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Until recently, Price and other board members had $3,000 in discretionary money that they could use in their districts. Price used it to hold dinners for parents and teachers, send out mailers about district events and purchase trinkets for deserving students. To the so-called reformers, this amounted to nothing more than a slush fund, and in November they voted to end the practice as a part of an ethics bill. Also included in the measure were more stringent financial disclosure requirements.

Price and his black colleagues called the measure racist, and none of them showed up at the meeting at which it passed. Six months later, he still says that the elimination of the discretionary fund penalizes minority districts like his, where the trustees don't have the personal income to spend on district projects.

Trustee Jerome Garza, who voted for the ethics bill, says that it's a part of a larger agenda for many new members to re-focus DISD priorities. "We didn't want boondoggles out there," he says of the fund. "We wanted trustees to use it wisely, and there is a clear perception in the community that this is not what we were doing."


To Price's detractors, it's a wonder he has managed to remain in office, considering how he had to beat back a litany of bad press about his spending, ethics and character. On the day of the election, the Morning News ran another editorial endorsing his challenger while resurrecting his 2003 conviction on a misdemeanor family violence charge. That's a tough shot to overcome. But even if Price earned the drubbing about his conduct in office--and that's an arguable point--the portrayal of him as a slick showman out only for himself misses a good part of who he is.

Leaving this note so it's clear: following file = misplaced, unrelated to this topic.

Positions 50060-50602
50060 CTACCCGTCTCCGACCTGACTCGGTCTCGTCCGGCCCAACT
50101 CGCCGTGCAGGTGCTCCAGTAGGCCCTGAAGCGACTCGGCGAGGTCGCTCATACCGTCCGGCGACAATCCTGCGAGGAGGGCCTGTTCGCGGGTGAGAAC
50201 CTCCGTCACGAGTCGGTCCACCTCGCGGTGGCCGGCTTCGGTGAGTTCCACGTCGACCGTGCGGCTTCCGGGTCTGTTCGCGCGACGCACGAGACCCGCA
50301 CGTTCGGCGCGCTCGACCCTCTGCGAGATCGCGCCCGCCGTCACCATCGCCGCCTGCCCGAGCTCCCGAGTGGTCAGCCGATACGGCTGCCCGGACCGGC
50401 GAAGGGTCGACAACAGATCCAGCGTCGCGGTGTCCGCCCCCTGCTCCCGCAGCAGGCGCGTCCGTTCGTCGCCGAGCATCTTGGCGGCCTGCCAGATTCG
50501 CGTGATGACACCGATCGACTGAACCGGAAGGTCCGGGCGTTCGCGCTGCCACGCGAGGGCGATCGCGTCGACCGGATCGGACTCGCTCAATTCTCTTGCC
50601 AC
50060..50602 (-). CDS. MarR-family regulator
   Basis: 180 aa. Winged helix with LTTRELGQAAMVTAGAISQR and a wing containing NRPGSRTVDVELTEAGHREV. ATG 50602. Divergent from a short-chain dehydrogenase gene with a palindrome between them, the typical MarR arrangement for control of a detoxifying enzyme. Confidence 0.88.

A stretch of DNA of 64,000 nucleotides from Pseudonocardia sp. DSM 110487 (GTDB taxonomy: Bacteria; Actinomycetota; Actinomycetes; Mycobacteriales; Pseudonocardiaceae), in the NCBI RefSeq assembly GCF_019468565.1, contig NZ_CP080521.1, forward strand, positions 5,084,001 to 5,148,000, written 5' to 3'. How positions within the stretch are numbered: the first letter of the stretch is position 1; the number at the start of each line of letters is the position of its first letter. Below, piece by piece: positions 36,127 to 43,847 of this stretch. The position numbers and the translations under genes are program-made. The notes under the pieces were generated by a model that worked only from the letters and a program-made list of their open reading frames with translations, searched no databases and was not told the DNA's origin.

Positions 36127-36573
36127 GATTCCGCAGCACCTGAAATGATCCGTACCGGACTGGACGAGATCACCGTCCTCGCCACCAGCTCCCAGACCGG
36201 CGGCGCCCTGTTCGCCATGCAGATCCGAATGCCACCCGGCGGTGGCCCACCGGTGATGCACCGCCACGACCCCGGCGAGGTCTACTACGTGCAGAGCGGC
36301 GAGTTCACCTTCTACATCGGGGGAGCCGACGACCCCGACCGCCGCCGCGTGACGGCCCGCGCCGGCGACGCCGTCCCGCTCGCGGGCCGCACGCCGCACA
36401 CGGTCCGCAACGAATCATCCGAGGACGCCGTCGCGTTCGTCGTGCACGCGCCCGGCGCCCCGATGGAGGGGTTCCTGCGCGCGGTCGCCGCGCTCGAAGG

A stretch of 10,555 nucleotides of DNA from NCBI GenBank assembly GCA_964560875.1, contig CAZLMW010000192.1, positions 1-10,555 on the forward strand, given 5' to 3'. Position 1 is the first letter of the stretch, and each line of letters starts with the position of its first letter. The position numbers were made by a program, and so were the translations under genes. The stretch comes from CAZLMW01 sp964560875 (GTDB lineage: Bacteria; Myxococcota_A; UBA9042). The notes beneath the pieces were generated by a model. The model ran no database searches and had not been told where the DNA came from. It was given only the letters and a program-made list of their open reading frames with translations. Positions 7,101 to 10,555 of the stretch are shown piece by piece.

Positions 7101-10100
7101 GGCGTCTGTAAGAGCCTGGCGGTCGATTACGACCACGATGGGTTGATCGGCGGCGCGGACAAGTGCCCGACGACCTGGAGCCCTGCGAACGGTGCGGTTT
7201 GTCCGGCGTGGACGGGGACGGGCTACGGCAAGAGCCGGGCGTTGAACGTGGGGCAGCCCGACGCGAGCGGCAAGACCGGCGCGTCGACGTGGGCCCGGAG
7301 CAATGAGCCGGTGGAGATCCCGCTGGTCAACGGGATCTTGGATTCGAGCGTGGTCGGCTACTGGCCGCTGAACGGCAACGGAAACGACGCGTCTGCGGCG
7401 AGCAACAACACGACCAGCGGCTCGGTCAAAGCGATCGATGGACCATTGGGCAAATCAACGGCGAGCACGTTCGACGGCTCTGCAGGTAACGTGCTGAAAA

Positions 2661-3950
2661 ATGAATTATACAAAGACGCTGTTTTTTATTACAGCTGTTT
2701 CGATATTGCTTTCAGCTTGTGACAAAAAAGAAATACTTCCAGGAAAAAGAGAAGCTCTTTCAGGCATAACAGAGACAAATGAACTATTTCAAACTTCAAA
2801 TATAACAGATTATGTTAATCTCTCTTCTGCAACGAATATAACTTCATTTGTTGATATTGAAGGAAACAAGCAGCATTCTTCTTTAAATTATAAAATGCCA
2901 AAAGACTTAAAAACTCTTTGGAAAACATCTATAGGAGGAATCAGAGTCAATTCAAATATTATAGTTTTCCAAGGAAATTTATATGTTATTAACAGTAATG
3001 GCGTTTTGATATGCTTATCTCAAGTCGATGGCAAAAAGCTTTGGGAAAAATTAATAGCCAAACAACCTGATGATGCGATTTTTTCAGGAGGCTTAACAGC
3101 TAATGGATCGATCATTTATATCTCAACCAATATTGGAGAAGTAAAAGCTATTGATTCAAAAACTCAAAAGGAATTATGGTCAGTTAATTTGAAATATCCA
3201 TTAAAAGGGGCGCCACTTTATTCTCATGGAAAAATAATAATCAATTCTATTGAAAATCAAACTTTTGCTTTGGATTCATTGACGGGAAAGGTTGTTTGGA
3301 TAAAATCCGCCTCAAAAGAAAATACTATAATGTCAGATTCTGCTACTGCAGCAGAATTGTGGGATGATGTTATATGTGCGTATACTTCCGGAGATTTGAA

Price's friend Omar Jahwar runs a gang intervention program called Vision Regeneration. About a year ago, Jahwar called the school board member at midnight after a gang shooting on Jamaica Street in South Dallas, close to where Price lives. Jahwar says that a gang called the 187 Crips shot at members of the 415 East Dallas Bloods with handguns and assault-type rifles. No one died, but the Bloods lingered, promising revenge.

Price and Jahwar soon arrived at the scene, hoping to cool some heads. "I'm not going to lie to you," Price says. "I was scared."

But he told them a series of stories--most of them corny, Jahwar jokes--and for a while everyone laughed. It seems hard to imagine that Price, a veteran public official who is about as gangsta as Cuba Gooding Jr., could connect with vengeful street thugs, but Jahwar says that he earned respect just by being there.

"Even if he wouldn't seem to have credibility, the fact is he's showing up here at midnight," Jahwar says. "Who else is going to come?"

Later in October 2005, Price held a news conference in front of the Martin Luther King statue at the MLK Center announcing a truce between members of the Crips and Bloods. Members of both gangs attended. Beforehand, Price and Jahwar had met with gang leaders in their living rooms, discussing ways to put a halt to the violence that has made South Dallas one of the most dangerous places to live in the city. In a subsequent lunch, Price deplored the destructive effects of gang warfare while showing a surprising (and arguably batty) level of empathy for their situation.

"You have some people in these organizations who feel that society hasn't been fair to them, so why should they be fair to society?" he says. "Gangs are going to be here forever, so you don't demonize them, you embrace them."

In a year in which Price made headlines for all the wrong reasons, the besieged school board member earned quite a bit of publicity for his news conference. But when the reporters and photographers finished documenting his triumph, the gang violence continued unabated.

"As a result of that press conference nothing changed," says Lieutenant Rick Watson, a spokesman for the Dallas Police Department. "It didn't get worse. It didn't get better. It remained the same."

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Matt Pulle
Contact: Matt Pulle